Just recently, the population of the United States surpassed 300 million people. But there’s a number that’s rising even faster than the U.S. population: it’s the number of mobile phone subscribers. According to CTIA, the trade association for the mobile industry, that number has just topped 225 million. That’s 75 percent of the entire US population, not just adults.
We marketers are having an ever-harder time reaching a broad audience, as consumers are TiVo-ing and YouTubing themselves into smaller and smaller slivers. Those mobile numbers are certainly tempting: there aren’t too many other media that can reach three out of four Americans. Is the mobile phone — the most personal of all communication devices — actually the next mass medium? What do those stellar subscriber numbers really mean for marketers?
First, we need to understand what people are actually doing with their cellphones. After all, just because a person owns a cellphone does not mean that she is willing or able to receive your marketing message. At its core, a cellphone is simply another voice connection, and we are all aware of the limits of voice-based telemarketing in the age of Do Not Call. So what else are all those cellphones good for?
By a large margin, the number-one use of cellphones, aside from talk, is text messaging. The mobile research company M:Metrics estimates that 38% of mobile subscribers send a text message each month. That’s 73 million Americans who are text messaging. And the text messages are adding up: CTIA estimates that Americans sent and received 12.5 billion text messages in the month of June. Granted, we’re mashing together data from two different sources here, but both sources are generally reliable. And unless we’re completely off, that comes out to more than 170 text messages per subscriber per month. That’s almost six texts a day for every texter. Maybe one of those texts should be coming from you.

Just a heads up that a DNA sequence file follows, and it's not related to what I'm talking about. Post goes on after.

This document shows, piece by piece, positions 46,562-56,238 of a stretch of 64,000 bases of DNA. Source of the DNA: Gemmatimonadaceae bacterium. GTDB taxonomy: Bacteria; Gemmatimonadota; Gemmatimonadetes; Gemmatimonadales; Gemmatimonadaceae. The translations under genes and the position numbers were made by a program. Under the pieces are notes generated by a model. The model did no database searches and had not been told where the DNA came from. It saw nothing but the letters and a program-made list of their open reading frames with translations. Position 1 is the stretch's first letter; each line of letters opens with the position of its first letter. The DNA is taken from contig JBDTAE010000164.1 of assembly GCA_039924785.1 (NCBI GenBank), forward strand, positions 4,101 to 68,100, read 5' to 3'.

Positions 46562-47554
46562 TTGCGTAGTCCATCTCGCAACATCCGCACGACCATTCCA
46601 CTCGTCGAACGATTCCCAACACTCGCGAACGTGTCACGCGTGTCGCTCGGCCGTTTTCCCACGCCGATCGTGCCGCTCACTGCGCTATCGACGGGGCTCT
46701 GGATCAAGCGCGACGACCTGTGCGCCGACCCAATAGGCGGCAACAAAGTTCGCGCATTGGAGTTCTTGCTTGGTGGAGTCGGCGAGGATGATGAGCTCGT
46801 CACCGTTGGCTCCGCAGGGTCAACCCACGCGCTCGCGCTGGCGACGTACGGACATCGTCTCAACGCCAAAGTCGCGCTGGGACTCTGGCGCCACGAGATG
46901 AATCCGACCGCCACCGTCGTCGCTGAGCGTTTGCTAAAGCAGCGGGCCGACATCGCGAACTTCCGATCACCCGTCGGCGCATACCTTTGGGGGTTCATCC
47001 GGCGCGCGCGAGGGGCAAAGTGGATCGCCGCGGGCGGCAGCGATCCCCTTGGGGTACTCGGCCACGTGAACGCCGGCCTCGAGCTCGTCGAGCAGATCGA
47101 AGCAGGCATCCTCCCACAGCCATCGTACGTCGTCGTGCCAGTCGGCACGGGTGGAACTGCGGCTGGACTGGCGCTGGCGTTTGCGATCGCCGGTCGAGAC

And what about all those other neat things you can do with your cellphone, like taking and sending photographs, watching video, and surfing the mobile web? Well, the numbers there aren’t quite as encouraging. Although there’s certainly growth, none of those activities approaches text messaging in popularity. After texting, the next most popular data application is photo messaging, but only 14.5% of subscribers do that in a given month. That’s 28 million photo messagers, compared with 73 million texters. And after that the numbers take a nosedive. Only 22 million have browsed news and information, 20 million purchased a ringtone, and a mere 6 million downloaded a mobile game.
Of course, “only” is a relative term. Mobile gamers are probably quite enthusiastic, and maybe they are particularly receptive to in-game marketing. All of these applications are experiencing rapid growth, and it’s early days yet in the mobile revolution. There’s no telling which application will break out to big numbers in the months ahead. But when you consider that mobile gaming is one of the most hyped corners of the mobile marketplace, the actual penetration numbers simply don’t live up to the hype. Not yet, at least.
What all these numbers suggest is that for marketers looking to make an immediate mass impact with mobile, text messaging is where it’s at. It is the most viable mobile medium for marketers looking to reach anything that could be described as a mass market.